While this statement is accurate, it is also extremely generalised and does not point to which aspects of “early biology and upbringing” might contribute to later hubris syndrome.

Owen locates hubris syndrome as stemming from personality traits. The implications of Canguilhem’s thinking on the normal and the pathological for the diagnosis of personality disorders has been discussed by Buchanan (2007), in particular intolerance of “the inconsistencies of the environment.” Buchanan suggests that “one testable hypothesis arising from Canguilhem’s work is that a failure actively to adapt to one’s surroundings represents the final common pathway by which narcissistic, borderline, schizoid, or other traits prevent someone from achieving his or her potential in a range of social and occupational spheres.” Owen describes a rigidity and unwillingness to reverse decisions as being among the criteria for hubris syndrome.

The distress experienced by Albrecht’s interview subjects is real. Is what they are having a “new mental illness”? While there is clearly some journalistic hyperbole at play here, and in their published papers Albrecht and his co-authors are careful to emphasise the preliminary nature of their work, solastalgia serves as a good example of how the concept of “mental illness” is discussed in the public domain. Albrecht is describing a psychological phenomenon and making a link with environmental change.

From the philosophical point of view, solastalgia is extremely broadly defined and seems synonymous with distress due to environmental changes. Albrecht et al powerfully illustrate the distress of their interviewees, but have not shown this is distress to be a mental illness. The weakness of Robins and Guze’s model of defining mental illness is illustrated by this. Essentially it depends on consensus and the acceptance of a phenomenon as an illness by the body of psychiatrists. Solastalgia, especially since the creation of a relevant and reliable rating scale, may in fact suit this definition more readily that any definition rooted in more philosophical rigour.

Similarly Owen provides a checklist of “symptoms” of hubris syndrome. Unlike what is the case with solastalgia, there is no evidence that the individuals purportedly “suffering from” hubris syndrome are experiencing any distress. The threat is more to society in general. Using Locker’s framework, the experience is not negatively evaluated by the person, or experienced as necessarily inflicted from outside on the person. Furthermore there a sense of powerlessness is not (though possibly one of injustice is) associated with the experience. Overall, then, what Owen is described is not pathological for individual but for wider society.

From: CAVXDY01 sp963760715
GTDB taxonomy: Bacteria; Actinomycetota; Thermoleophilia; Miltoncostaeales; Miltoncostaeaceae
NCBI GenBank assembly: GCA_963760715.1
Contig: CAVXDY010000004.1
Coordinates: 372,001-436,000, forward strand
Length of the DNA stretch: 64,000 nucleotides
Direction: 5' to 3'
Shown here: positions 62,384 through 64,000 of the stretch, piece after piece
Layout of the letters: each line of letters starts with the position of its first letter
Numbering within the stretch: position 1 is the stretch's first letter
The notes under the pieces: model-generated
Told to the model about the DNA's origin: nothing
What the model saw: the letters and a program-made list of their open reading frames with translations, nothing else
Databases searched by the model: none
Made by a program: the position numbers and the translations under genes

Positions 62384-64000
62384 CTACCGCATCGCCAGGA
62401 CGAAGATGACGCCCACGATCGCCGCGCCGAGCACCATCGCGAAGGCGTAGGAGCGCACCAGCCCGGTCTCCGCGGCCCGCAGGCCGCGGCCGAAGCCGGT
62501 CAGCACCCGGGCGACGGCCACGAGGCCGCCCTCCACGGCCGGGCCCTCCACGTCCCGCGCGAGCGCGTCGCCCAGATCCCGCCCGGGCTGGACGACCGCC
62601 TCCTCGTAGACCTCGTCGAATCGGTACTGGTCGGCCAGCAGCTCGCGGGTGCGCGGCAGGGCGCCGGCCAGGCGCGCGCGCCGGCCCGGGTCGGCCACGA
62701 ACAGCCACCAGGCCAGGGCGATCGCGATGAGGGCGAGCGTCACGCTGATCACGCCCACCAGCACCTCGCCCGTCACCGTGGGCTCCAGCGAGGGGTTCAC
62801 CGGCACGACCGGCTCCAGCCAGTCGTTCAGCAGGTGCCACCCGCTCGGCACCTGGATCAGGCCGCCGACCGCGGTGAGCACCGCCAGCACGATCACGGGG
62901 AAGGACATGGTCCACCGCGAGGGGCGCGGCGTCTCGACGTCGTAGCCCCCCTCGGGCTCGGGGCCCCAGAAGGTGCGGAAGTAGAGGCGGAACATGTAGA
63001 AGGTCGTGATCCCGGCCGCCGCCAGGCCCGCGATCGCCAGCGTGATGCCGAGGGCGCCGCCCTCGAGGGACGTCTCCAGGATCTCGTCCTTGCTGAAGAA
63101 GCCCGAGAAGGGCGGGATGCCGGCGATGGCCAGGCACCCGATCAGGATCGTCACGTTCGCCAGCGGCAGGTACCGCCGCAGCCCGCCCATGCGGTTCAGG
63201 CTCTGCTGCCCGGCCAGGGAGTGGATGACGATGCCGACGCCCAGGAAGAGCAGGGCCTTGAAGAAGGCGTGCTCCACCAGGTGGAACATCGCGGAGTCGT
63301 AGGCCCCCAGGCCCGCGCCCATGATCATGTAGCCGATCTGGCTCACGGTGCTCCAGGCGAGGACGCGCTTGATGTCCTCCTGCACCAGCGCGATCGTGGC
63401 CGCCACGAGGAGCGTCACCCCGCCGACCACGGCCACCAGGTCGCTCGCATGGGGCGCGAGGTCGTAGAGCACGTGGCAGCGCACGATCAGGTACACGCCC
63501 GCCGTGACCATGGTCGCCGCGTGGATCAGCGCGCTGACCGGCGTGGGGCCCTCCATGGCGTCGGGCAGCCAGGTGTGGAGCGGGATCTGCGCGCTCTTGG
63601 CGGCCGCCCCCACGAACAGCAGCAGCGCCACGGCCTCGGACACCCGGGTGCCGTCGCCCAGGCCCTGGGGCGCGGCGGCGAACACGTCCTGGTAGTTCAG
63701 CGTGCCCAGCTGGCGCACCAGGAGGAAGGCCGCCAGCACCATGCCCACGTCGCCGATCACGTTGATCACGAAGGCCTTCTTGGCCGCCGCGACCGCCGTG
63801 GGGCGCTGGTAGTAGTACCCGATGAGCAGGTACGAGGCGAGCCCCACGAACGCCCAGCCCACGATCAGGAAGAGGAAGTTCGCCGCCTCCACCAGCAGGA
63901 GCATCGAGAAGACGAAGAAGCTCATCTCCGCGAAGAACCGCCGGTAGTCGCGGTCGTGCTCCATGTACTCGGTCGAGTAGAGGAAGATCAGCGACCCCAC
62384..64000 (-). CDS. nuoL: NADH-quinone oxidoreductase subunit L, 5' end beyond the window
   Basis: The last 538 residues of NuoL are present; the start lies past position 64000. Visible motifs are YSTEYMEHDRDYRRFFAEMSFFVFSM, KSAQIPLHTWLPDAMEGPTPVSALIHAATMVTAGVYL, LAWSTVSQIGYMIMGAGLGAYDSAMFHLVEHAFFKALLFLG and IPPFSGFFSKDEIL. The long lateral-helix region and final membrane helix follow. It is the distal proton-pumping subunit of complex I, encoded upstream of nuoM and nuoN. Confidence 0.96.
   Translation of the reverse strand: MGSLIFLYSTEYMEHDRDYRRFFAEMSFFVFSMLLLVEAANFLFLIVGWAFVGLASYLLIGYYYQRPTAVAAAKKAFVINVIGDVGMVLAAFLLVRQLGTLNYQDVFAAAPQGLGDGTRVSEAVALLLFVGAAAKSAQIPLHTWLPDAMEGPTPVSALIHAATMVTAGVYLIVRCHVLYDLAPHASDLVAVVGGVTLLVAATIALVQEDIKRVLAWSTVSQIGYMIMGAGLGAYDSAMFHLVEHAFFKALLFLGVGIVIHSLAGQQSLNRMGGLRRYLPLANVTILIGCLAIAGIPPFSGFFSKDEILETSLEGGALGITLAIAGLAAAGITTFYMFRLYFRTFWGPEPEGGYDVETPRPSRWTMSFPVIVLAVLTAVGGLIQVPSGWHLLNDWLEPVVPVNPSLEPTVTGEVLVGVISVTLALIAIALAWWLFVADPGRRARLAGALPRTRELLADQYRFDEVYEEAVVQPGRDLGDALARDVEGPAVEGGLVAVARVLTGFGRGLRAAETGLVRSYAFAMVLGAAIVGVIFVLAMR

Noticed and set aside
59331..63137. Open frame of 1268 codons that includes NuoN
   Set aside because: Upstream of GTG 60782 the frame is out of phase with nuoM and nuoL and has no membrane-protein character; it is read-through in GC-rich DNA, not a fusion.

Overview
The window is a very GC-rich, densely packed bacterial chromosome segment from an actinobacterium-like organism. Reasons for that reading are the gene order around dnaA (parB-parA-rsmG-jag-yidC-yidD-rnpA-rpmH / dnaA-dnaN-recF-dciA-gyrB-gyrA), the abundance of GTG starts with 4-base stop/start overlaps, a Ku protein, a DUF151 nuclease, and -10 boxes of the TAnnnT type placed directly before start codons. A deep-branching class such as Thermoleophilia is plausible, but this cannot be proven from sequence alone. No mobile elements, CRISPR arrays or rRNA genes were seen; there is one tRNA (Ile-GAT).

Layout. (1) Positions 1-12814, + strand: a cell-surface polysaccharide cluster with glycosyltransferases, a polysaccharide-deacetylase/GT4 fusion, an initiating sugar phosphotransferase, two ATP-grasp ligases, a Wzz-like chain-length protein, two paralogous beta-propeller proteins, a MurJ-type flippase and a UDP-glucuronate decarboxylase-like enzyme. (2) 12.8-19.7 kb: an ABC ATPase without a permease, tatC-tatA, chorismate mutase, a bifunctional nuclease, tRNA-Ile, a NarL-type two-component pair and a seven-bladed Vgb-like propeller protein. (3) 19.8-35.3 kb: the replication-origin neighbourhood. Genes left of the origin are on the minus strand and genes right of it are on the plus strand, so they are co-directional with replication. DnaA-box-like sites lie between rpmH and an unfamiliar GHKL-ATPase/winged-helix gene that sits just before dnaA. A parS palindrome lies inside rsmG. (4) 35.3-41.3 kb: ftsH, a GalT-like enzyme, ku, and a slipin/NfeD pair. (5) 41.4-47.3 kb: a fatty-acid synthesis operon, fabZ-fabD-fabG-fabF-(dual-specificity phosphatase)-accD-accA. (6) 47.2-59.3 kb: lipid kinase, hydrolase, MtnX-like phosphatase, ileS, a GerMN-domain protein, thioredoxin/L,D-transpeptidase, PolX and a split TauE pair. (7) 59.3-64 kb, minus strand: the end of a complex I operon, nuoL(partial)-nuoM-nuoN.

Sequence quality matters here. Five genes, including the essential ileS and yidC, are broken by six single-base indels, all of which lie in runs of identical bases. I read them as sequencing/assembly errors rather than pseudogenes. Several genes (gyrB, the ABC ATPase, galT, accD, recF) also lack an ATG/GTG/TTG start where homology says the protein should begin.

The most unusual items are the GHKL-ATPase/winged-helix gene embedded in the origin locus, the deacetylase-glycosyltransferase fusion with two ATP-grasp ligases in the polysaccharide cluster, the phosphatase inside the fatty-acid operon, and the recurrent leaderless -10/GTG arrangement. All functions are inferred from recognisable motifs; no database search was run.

One could surmise that one of the motivations for developing the concept of solastalgia is to try and quantify the immediate health costs due to environmental change and further influence the arguments about environmental policy (a particular issue in Australia, which has a strong mining lobby) in the context of often rancorous debate, rather than to identify a new mental illness per se. Similarly, Owen’s identification of hubris syndrome can be seen as a plea for rule by cabinet and parliament rather than individuals, for oversight over leaders and for mechanisms to avoid the isolation and insularity that can accompany great power.

The language of psychiatry, as seen with Robins and Guze’s approach to defining schizophrenia as an entity, tends to circularity. Mental illness is treated by psychiatrists, and who are psychiatrists? They treat mental illness. This allows the language of psychiatry to be adopted as a form of rhetoric. What both Albrecht and Owen have identified are serious social problems, ones which in different ways can affect the continuance of human life on this planet. Both raise issues that are worthy of consideration by any thinking person. The rhetoric of mental illness, which of course is related to the rhetoric of illness and disease overall, is a powerful tool to raise awareness and to agitate for change. However we should be cautious of identifying new mental illnesses based purely on the laudable motivations of those who expound them.

Special Lecturer and Senior Registrar in Psychiatry
at the Department of Psychiatry and Mental Health Research,
St Vincent’s University Hospital/University College Dublin,
Elm Park, Dublin 4, Ireland.


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What makes “a new mental illness”?: The cases of solastalgia and hubris syndrome. Cosmos and History, 2009. Part 2

The concept of mental illness: psychiatrists and philosophers

Defining what psychiatry is and what mental illnesses are can often seem a circular process. One indisputable fact is that psychiatry, as it is currently constituted, is a branch of medicine. While contemporary psychiatrists tend to aspire to practice using a “biopsychosocial approach” (Clare, 1999, p. 109), their training and the structure of the vast majority of psychiatric practice fits a medical model. People present with symptoms and exhibit signs which are examined. If these symptoms and signs are deemed to provide evidence of pathology, they lead to a diagnosis of an illness. Investigations and treatments are ordered. Medications and other interventions are prescribed to treat the illness. The cessation of the symptoms and signs marks recovery from the illness. This is, on the surface, similar to how an ophthalmologist would approach cataract, or a respiratory physician chronic obstructive pulmonary disease. Dictionary definitions of psychiatry describe it as the medical specialty concerned with mental illness (Oxford English Dictionary, 2007) Psychiatry textbooks too generally gloss over the actual meaning of mental illness but assume it has a readily understood and commonly accepted meaning.